Help requested for pork loin curing brine

Discussion in 'Pork' started by wwfoste, Aug 7, 2014.

  1. I have about a 3 lb pork loin that I picked up for smoking.  The recipe I want to try calls for a curing brine using pink salt (cure #1).  The full brine recipe is below:

    - 1 gallon cold water

    - 1-1/2 cups kosher salt

    - 2 cups brown sugar

    - 8 teaspoons pink salt (cure #1)

    I was unable to find pink salt and don't have time to order it for this weekend.  I do have Morton's Tender quick, but I know it can't simply be substituted for the pink salt.  Does anyone have a similar brine using Morton's or have another suggestion?

  2. Do you have an Academy or a Bass Pro Shops close by. I know that they do carry pink salt there.

    You might want to stop by Roll Call and introduce yourself there. Also if you put your location in your profile it may be easier for someone to help you.

    Last edited: Aug 7, 2014
  3. Move to a dry cure. use what is on the TQ label. drop the salt cut the brown sugar to the same amount as TQ and leave out the water. Turn at least twice a day.

    Happy smoken.

  4. You are probably not going to have time fore a full cure by this weekend with anything at this point.

    I notice this is your first post. when you get a chance will you drop by roll call so we can all give you a proper SMF welcome?

     Happy smoken.

  5. mdboatbum

    mdboatbum Master of the Pit OTBS Member

    Tender Quick might get it almost cured, but it's cutting it close.

    From the Morton's website:

    1 boneless pork loin
    1 tablespoon Morton® Tender Quick® mix or Morton® Sugar Cure® (Plain) mix per pound of loin
    1 teaspoon sugar per pound of loin

    Trim fat from pork loin. Mix Morton® Tender Quick® mix or Morton® Sugar Cure®
    (Plain) mix and sugar. Rub mixture into the loin. Place loin in "food grade" plastic bag;
    tie open end. Refrigerate and allow to cure for 3-5 days. Remove from cure.
    Soak loin in cool water for 30 minutes; pat dry. Refrigerate uncovered to dry
    slightly before cooking.
    Cut into 1/8 inch thick slices. Preheat skillet; brush with oil. Fry over low
    heat, turning to brown evenly, about 8 - 10 minutes.

    I put the soaking step in bold as it's VITALLY important!! I'd soak for 90 minutes, changing the water every 30. Slice off a little piece and fry it up to check if it's still too salty.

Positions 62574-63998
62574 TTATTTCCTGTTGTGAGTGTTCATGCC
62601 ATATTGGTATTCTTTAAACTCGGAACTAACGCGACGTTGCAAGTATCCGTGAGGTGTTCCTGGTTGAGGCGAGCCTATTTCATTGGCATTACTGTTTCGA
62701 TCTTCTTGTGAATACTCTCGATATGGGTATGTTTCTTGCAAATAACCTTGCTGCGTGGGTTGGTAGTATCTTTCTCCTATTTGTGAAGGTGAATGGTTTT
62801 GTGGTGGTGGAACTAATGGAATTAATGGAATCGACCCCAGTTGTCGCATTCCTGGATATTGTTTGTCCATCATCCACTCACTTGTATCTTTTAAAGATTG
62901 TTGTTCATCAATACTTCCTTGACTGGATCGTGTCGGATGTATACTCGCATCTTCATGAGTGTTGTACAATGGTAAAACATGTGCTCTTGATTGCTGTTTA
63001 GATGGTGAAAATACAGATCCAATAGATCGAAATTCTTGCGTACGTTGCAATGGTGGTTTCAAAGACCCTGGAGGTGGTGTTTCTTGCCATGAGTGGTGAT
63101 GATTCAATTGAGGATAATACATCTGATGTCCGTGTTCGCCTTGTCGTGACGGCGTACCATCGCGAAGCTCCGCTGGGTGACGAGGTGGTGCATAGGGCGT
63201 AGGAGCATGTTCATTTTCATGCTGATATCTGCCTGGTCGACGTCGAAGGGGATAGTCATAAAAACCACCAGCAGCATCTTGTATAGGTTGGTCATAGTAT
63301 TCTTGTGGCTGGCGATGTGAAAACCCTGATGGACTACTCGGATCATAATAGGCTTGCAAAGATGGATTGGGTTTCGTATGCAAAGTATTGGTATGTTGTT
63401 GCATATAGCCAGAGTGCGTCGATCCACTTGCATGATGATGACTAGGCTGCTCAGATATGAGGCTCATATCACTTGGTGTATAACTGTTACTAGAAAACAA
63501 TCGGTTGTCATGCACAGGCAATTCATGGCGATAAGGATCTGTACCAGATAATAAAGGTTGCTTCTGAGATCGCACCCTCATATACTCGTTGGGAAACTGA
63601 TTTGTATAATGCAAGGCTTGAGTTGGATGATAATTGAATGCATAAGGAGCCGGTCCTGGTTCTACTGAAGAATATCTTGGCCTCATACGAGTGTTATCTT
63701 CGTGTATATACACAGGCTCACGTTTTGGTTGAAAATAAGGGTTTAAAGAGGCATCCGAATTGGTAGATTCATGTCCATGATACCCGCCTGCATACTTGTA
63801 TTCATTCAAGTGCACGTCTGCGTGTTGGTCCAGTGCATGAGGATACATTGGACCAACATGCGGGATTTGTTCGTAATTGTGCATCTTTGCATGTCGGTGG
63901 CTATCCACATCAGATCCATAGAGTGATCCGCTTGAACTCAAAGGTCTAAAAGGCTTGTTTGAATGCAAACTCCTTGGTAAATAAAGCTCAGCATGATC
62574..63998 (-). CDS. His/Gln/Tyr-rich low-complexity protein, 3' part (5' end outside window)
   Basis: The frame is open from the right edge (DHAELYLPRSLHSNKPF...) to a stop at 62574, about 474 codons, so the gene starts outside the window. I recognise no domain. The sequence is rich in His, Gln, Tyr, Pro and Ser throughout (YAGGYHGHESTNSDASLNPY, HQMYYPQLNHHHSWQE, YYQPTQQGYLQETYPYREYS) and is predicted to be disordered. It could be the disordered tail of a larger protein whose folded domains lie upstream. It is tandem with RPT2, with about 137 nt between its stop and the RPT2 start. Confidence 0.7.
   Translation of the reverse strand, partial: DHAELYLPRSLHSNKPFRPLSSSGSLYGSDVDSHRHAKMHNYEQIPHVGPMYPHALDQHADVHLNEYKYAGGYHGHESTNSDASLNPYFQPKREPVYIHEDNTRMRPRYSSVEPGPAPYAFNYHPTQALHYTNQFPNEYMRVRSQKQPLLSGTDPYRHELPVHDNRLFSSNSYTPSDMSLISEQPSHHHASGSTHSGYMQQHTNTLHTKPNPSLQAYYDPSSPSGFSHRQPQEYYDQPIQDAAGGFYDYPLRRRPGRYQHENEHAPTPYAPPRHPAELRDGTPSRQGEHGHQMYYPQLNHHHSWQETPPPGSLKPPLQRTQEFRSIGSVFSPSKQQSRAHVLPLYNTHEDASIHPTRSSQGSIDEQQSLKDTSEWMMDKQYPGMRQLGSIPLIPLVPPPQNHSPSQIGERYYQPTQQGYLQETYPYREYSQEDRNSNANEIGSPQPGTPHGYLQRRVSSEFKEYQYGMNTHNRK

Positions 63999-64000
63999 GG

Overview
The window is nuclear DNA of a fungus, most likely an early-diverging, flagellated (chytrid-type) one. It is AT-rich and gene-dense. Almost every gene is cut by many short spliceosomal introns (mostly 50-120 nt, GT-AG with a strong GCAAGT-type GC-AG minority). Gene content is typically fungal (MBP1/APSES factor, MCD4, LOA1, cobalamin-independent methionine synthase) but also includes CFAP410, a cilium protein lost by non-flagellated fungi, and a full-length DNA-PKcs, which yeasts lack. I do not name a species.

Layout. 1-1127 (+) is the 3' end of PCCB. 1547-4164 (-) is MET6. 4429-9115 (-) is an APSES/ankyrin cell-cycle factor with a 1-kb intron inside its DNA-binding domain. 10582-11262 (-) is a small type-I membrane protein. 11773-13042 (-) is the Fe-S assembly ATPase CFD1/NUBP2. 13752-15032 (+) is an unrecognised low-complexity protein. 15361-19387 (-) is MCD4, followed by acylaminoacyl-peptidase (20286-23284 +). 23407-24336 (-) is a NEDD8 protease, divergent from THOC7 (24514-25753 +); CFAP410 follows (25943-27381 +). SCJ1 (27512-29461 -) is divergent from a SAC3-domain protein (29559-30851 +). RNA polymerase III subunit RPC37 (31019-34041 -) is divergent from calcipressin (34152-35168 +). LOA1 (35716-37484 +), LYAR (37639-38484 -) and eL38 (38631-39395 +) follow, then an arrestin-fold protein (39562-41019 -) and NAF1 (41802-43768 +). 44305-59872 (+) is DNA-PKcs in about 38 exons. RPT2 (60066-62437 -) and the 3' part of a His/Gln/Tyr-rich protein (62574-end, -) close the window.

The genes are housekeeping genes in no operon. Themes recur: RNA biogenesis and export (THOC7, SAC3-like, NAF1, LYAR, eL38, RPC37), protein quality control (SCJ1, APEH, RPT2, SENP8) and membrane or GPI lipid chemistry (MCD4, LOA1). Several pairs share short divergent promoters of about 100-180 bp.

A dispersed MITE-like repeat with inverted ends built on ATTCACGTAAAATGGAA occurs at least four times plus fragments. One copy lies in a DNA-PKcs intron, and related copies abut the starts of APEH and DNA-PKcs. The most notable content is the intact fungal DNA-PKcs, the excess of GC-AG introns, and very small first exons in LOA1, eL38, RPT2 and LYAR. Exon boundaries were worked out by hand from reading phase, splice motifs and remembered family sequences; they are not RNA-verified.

6. Sorry about the lack on introduction.  The closest Academy or Bass Pro Shop is about 45 minutes away, so I may try running out there.  If I can't make it out there or they don't have it, I'll try the suggested changes.  

    The recipe calls for the putting it in the curing brine for 48 hours, then soaking in water for 2 hours as suggested.

    I'll then be smoking it on my WSM and will post pics once it's done.
  7. Good luck on finding what you need. I've never had a problem getting it at my Academy, but Academys in different states carry different things. You can always go online first & make sure your Academy carries it before you make the trip.

    Good luck on your smoke.

  8. Turned out pretty well.  Alone, it was a little on the salty side, similar to ham, but matched with the pineapple glaze, it was really good.  Also smoked potatoes and made fresh fried okra from the garden.  Thanks for the tips.

  9. bearcarver

    bearcarver Smoking Guru OTBS Member

    Sorry I'm 2 days late, but maybe next time you want to use Tender Quick, you could try my Step by Step (Below):

    Boneless Cured & Smoked Pork Chops and Canadian Bacon       

  10. Thanks.  Next time I'll check it out.  I ended up using Tender Quick in a brine with a little brown sugar.  
  11. If you are truly going to smoke the meat like you would ham or bacon you MUST use the pink salt known as CURE or SODIUM NITRITE.  If you don't use it when smoking at low temperature such as ham or bacon at 165 degrees you could get botulism a deadly form of food poisoning.  NEVER use just salt as a cure, salt is NOT cure.  You will kill yourself.

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